Proof of Pudding

Here’s kind of a weird tangent.

I don’t “do” politics. I believe a person’s political beliefs are like their religious beliefs: informed by their life experiences, stuff which help shape their values, case which give rise to their views on society, treat humanity, and the future. You can’t convince someone that your view is the “right” view unless they’re floating in a sea of uncertainty, which seems to be something remarkably uncommon in the age of 24 hours news cycles.

But I wanted to touch on one aspect of this year’s Presidential election because I’m finding it salient to a point that I’ve long held about how people argue on social media.

As you know, Clinton was widely projected to win this year’s election. Trump was being hailed as too outspoken, too racist, too misogynist, too orange — and I don’t make that one up. “The Media”, that amorphous yet ever-present beast that is apparently the bane of the alt-right, had a field day with Trump’s behavior. He was a self-writing headline, leaving journalists with nothing to do but come up with creative ways to put him — and his supporters — down. Secure in their predictions that Clinton would win, and even more secure in their own sense of self-satisfaction, The Media relied heavily on snark and sarcasm and insults to make their points.

Of course, Clinton lost. Trump had supporters in the right places — the places which had a whole lot of electoral votes. Those people didn’t vote for Trump to show up The Media. In the end, the sarcastic approach of the pundits served only to entertain those who were writing the thinkpieces, and had absolutely no effect on the subject or subjects of their self-important ridicule.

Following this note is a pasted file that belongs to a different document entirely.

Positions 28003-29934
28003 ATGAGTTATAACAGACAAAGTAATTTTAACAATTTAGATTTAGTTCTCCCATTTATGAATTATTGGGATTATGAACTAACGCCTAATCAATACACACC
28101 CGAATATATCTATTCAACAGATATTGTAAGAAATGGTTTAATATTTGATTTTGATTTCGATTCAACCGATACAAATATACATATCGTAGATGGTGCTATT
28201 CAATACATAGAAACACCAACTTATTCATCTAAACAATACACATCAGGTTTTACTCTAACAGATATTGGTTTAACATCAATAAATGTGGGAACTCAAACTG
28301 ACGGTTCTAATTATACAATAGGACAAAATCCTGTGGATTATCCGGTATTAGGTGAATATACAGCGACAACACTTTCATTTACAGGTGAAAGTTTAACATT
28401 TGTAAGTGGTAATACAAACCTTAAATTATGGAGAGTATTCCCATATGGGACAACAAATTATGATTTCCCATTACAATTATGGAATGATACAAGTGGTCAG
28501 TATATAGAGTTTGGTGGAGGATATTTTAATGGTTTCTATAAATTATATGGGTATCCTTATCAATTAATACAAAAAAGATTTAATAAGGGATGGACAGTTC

This is the way social media operates: someone angrily comes out of left-field swinging for the fences. Their opponents try to demean and diminish their behavior by leveraging snark and sarcasm as a way to show how juvenile their actions are. Meanwhile, these targets don’t really care at all; if they didn’t care enough to pull punches in the first round, what good will smug rejoinders do to marginalize them?

What we end up with is a dichotomy of raw and brutal thugs fighting self-important and smug pseudo-intellectuals, with both sides very obviously trying to prove that they are rubber and their opponents are glue.

This is something that I’ve seen a few media outlets cop to as they reflect on their role in this year’s election. Take this piece for example. As I was reading it, I came across this particular passage:

It’s similar to how media Twitter works, a system where people who dissent from the proper framing of a story are attacked by mobs of smugly incredulous pundits.

That resonated with my view of how these raging battles play out on social media — someone always believes they occupy the high ground because sarcasm is light-hearted and intellectual, so they don’t believe that they are swinging low, when in fact they are swinging low…just from a loftier vantage point. Responding with a nose in the air doesn’t make positions “more right”. Both sides end up looking like unhinged assholes, though in fact I am starting to believe those who see snark and sarcasm as “virtues” are the bigger assholes, because I don’t believe they see themselves as anything other than the victims beset by an oppressive force.